10 Questions to Ask your Commercial Lender Before Committing to a “Nonrecourse” Loan

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Commercial property owners contemplating a refinance may find themselves being offered non-recourse financing through a loan that is being packaged as a Commercial Mortgage Backed Security (CMBS), otherwise known as a “securitized” loan.  The financial terms are often attractive, as is the “non-recourse” feature.  However, a closer look at the fine print may reveal day-to-day operating terms that are not so attractive.  Here are ten things to consider asking your Loan Representative before committing to a CMBS loan.

  1. Prepayment.  Can the loan be prepaid, and if so, under what conditions?  Is there a prepayment penalty or a “yield maintenance premium”, and if so, how much is it?  Is there a lockout period during which the loan cannot be prepaid, and if so, how long is that period?
  2. Yield Spread Premium.  Is there a “yield spread premium”?  If so, how much is it?  (A yield spread premium results in a higher interest rate, but lower upfront costs)
  3. Defeasance.  Can the Borrower “defease” the loan?  If so, what are the conditions of the defeasance, who pays the costs of the defeasance, and how much are they?  (A defeasance involves substituting securities for the collateral)
  4. Reserves.  Will any reserve funds be impounded?  If so, how much, what are they for, and what are the conditions of their release?
  5. Warranties.  What warranties will the Borrower be asked to make? (Remember, a warranty is an absolute guarantee)
  6. Reporting.  What sort of reporting will the Borrower have to make to the Lender?  What reports will be required, and at what intervals will they be required?  What will happen if the reporting is not satisfactory to the Lender?  What will the lender be able to do if they’re not satisfied with the reporting?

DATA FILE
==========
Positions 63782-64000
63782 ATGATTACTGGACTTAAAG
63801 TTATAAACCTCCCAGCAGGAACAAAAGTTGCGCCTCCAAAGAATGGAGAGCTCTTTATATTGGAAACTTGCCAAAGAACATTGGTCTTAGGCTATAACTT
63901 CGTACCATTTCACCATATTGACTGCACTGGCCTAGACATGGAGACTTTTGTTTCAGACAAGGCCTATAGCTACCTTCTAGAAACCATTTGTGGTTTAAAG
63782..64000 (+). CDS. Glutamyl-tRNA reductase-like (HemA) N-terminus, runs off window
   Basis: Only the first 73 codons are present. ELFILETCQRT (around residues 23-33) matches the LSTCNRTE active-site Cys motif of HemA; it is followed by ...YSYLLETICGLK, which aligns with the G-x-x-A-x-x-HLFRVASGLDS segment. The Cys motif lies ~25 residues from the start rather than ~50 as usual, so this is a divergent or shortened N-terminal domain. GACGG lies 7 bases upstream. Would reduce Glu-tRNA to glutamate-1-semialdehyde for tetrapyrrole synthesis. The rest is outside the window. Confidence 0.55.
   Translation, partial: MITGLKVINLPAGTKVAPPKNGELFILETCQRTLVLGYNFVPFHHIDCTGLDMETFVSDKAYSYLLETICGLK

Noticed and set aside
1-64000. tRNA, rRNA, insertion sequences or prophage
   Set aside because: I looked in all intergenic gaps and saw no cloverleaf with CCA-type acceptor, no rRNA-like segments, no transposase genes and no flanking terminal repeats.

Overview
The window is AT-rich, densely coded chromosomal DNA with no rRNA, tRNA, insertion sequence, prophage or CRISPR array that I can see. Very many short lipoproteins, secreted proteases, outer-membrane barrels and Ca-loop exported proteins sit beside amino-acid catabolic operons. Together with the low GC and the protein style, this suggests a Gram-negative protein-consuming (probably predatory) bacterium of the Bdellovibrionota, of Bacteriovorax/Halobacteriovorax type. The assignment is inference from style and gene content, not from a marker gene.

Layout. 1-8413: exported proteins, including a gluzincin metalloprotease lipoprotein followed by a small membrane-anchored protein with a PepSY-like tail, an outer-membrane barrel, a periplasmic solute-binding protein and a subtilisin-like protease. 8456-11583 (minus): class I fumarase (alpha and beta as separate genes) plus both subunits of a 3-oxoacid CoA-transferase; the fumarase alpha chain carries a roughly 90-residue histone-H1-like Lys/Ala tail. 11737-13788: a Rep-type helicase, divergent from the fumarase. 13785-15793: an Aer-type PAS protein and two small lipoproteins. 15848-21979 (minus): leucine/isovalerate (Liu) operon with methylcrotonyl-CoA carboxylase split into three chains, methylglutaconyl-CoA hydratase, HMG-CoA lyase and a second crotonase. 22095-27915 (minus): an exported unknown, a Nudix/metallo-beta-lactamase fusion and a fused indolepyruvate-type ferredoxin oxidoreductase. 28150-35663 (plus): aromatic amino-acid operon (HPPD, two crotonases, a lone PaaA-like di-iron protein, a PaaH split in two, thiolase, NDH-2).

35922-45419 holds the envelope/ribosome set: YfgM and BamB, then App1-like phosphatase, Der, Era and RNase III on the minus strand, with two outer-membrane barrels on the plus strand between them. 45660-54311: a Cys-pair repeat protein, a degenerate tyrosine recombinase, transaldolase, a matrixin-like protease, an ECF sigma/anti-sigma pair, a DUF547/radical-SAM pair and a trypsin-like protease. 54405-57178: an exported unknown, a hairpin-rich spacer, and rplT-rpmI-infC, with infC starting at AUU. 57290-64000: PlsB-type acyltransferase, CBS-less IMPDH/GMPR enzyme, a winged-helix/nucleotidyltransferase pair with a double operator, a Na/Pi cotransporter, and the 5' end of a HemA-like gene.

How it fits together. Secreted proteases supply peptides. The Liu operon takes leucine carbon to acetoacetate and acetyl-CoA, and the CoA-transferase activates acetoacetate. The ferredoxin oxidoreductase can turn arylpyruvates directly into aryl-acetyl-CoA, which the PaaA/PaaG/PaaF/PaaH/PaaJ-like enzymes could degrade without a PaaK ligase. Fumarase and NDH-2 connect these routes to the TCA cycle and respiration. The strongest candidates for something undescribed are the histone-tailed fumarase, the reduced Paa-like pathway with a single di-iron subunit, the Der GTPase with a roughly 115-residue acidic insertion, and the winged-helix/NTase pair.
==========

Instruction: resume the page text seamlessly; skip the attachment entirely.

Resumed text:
7. Entity.  Will the Borrower be required to form a Single Purpose Entity (SPE)?  If so, what restrictions will be placed it?
  8. Transfer Provisions.  Will there be any restrictions on the transfer of; 1) ownership interests in the SPE; and 2) the property itself?  If so, what are they, who pays what, and what are the costs?
  9. Insurance.  What insurance will be required and in what amounts and types of coverage?
  10. Securitization.  Will the loan be securitized?  If so, what are the Borrower’s obligations and who pays for what?

I was recently presented with a 70-page loan document on a 35% loan to value (LTV) refinance that no borrower in their right mind would accept.  For example, it required the borrower to pay for a Moody’s rating, a certification from one of the “Big Four” accounting firms and all of the Lender’s legal costs in the event of a defeasance.  It gave the lender complete control over the reserve impounds, yet at the same time, it required an indemnity from the borrower.  It required quarterly rent rolls and other reports, but if the loan was securitized – which was beyond the borrower’s control – those reports were required monthly.  If a principal of the entity died, the entity had only 30 days to “reconstitute” itself to the Lender’s satisfaction.  Nine separate lines of insurance were required, plus “other coverage as the lender may require from time to time”.  In the event of property damage, the borrower was required to pay for a “Casualty Consultant”, who had total control over whatever restoration work needed to be done and when and how the insurance proceeds were released.  Importantly, the lender reserved the right to securitize the loan at any time in their sole discretion, in which event the borrower was required to pay all of the lender’s costs, including legal fees, “big four” accounting fees, and “rating agency” fees.   The borrower quickly concluded that the burden imposed by these provisions outweighed any benefits gained from the non-recourse feature of the loan and quickly found other financing.

About the Authors

Michael Spence

Mike Spence co-chairs the real estate practice group at Helsell Fetterman. A significant part of his practice involves advising buyers, sellers, property owners and brokers all aspects of real estate including waterfront property issues.

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